Profiling-A Self-Fulfilling Racist Policy

Date: 03/19/1999
Source: Wall Street Journal (NY)
Author: David A. Harris

As a law professor who has done a considerable amount of research and writing concerning the impact of "profile" traffic stops on African-Americans and other racial and ethnic minority groups, I respond to Jackson Toby's March 11 editorial-page commentary "Racial Profiling Doesn't Prove Cops Are Racist."

In his zeal to show that police are not racists, Mr. Toby concedes that police do indeed stop disproportionate numbers of African-Americans on the highways in an effort to ferret out drug trafficking. His argument is that this is not racism, but efficiency. Blacks are only 12% of the population, he argues, but they are over-represented among those arrested for crimes ranging from murder to larceny.

Therefore, police who want to catch people involved with drugs target blacks in order to catch more bad guys--what one might call "rational discrimination."

When examined closely, Mr. Toby's thinking is at best flawed and at worst the product of dangerous and costly racial stereotyping. First, he bases his efficiency argument for catching drug traffickers on statistics involving seven different crimes--but not drug trafficking. By inviting us to make the unsubstantiated assumption that blacks are also disproportionately involved with drugs (an assumption directly contradicted by available evidence he doesn't mention), Mr. Toby perpetuates the image of all blacks as drug users and sellers.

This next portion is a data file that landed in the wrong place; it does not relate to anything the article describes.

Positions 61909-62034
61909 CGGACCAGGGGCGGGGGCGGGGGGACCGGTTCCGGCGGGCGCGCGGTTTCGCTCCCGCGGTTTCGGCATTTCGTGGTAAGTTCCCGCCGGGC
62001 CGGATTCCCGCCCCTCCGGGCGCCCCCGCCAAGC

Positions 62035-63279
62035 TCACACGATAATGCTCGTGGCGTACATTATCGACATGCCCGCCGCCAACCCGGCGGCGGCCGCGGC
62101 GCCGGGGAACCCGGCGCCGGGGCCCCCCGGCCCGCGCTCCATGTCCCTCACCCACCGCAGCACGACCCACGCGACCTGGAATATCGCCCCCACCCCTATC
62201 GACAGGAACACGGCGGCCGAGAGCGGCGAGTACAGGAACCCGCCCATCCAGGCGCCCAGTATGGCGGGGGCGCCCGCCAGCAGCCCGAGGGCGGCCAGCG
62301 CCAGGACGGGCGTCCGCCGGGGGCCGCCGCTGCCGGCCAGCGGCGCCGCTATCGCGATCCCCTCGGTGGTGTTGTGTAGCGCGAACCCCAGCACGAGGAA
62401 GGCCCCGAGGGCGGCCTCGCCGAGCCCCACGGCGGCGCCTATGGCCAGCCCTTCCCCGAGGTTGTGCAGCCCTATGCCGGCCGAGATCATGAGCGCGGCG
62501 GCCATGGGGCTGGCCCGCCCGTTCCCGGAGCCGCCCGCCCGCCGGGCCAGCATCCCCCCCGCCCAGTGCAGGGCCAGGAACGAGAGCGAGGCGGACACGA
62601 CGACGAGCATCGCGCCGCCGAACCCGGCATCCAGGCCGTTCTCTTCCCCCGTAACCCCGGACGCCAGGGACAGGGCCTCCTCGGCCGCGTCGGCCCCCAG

His casual characterization of black children as "more tempted to break society's rules" has the same damaging effect.

Mr. Toby's use of arrest data is just as misleading. Yes, it is true that blacks are disproportionately arrested for certain crimes.   But there is a strong relationship between looking for things and finding them. If police stop disproportionate numbers of black drivers, of course they will find evidence of crime on a disproportionate number of black drivers.

  Thus his view becomes a self-fulfilling prophecy: More blacks are arrested, so more blacks are criminals, so to catch more criminals, stop more blacks, which leads to more blacks arrested.

  Mr. Toby is correct that there is "a civil-liberties cost" to raced-based policing: a large number of law-abiding, tax-paying, hard-working African-American citizens will be subjected to encounters with the police that are often difficult, frightening and humiliating. But he feels this is a price worth paying.

  Yet we would never tolerate this kind of "rational discrimination" in other areas of life. If law enforcement adopts his way of thinking, efficiency would allow police to stop every black person; in effect, blackness would become a proxy for criminal involvement, and all African-Americans would be suspects every time they leave their homes.

  David A. Harris Visiting Professor of Law University of Michigan Law School Ann Arbor, Mich.